Is a Nipple Top Necessary to Read About Cancer On the Front of The New York Times?

The top left of Wednesday's front page of The New York Times is a picture of "A Tel Aviv woman, 28, who found a lump in her breast. Cancer-causing gene mutations are common among many Jews in Israel." The World Health Organization reports Israel has one of the highest rates of breast cancer in the world.

But the headless picture of this unnamed woman shows the top of her left nipple, which cannot be defined as suitable front-page viewing. "Nip slip" was the quip on Twitter:


Using a woman in an Ann Coulter black tea dress doesn't diminish the idea that this was meant to "lead readers into the text." But we're supposed to believe this was "unintentional" peekaboo:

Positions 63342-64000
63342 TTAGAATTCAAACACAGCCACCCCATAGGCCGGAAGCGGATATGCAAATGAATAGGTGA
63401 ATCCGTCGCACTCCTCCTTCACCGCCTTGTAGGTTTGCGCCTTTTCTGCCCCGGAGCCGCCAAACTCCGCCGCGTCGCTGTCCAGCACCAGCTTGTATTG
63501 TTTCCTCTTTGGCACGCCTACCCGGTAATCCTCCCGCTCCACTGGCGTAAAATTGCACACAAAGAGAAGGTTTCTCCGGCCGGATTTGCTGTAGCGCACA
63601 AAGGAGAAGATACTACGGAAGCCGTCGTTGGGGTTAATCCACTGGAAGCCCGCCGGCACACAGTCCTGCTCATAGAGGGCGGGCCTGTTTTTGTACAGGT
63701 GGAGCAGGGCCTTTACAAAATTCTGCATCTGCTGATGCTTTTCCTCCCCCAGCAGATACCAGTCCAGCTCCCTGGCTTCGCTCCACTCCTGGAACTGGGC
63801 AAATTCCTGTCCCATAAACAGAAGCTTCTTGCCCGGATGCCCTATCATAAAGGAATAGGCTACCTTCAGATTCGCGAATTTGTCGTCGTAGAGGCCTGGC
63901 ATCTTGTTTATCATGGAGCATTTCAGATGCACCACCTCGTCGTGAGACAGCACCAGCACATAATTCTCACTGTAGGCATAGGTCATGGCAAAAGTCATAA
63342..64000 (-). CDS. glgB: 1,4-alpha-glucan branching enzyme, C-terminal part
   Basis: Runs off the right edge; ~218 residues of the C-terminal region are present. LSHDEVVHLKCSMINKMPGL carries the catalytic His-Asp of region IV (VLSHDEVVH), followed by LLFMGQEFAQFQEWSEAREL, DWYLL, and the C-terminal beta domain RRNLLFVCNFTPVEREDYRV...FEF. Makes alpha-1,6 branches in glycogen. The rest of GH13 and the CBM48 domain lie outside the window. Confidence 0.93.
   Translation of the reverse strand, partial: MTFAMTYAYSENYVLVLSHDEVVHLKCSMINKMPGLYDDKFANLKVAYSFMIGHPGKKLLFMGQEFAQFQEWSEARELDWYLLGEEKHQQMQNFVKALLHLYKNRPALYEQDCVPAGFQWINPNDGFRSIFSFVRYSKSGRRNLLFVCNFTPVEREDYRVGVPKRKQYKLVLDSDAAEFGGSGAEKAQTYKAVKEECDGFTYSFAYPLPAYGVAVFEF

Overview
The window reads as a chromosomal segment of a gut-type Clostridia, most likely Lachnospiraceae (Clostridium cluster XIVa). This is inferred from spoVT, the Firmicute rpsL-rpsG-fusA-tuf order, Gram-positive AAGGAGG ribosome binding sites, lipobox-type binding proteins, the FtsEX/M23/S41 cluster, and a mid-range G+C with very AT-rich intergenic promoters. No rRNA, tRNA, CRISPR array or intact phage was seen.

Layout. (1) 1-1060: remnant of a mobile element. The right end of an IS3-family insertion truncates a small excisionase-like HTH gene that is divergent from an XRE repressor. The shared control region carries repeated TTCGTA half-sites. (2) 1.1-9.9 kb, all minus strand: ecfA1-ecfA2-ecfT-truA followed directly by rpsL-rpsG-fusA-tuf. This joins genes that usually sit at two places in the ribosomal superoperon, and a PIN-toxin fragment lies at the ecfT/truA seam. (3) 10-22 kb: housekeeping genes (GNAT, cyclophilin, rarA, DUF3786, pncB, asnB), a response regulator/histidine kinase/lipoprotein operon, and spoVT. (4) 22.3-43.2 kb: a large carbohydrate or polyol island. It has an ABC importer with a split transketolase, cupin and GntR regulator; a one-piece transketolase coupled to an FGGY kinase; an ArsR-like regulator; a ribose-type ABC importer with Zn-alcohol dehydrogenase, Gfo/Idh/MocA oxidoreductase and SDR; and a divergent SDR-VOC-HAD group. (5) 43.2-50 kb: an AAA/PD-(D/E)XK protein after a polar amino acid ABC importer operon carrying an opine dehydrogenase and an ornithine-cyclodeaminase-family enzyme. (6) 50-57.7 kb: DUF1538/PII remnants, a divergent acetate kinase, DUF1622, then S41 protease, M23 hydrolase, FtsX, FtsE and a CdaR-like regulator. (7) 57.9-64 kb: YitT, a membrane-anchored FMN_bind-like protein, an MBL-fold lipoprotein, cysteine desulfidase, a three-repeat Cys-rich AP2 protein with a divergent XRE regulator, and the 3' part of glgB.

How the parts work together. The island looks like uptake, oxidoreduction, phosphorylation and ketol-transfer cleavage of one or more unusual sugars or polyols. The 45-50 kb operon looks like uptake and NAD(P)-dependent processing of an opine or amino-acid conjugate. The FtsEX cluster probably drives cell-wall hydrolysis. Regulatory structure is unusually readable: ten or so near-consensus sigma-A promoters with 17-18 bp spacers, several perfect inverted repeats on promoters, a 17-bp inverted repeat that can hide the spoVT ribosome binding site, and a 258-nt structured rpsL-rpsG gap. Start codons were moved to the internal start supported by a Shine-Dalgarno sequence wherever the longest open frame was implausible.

The above-the-fold front-page photo, by Israeli photographer Rina Castelnuovo, accompanies a story about Israeli women grappling with one of the world’s highest rates of breast cancer. It shows a woman’s torso replete with a Star of David tattoo, a lumpectomy scar, and, yes, a bit of areola…

Castelnuovo tells Daily Intelligencer that she didn’t set out to be provocative. “It was an unplanned moment,” she told us in an e-mail. “I was taking the young woman’s portrait and we were chatting about her cancer and the scars.” The inclusion of the areola, she said, was “not intentional.”

Tim Graham
Tim Graham
Tim Graham is Executive Editor of NewsBusters and is the Media Research Center’s Director of Media Analysis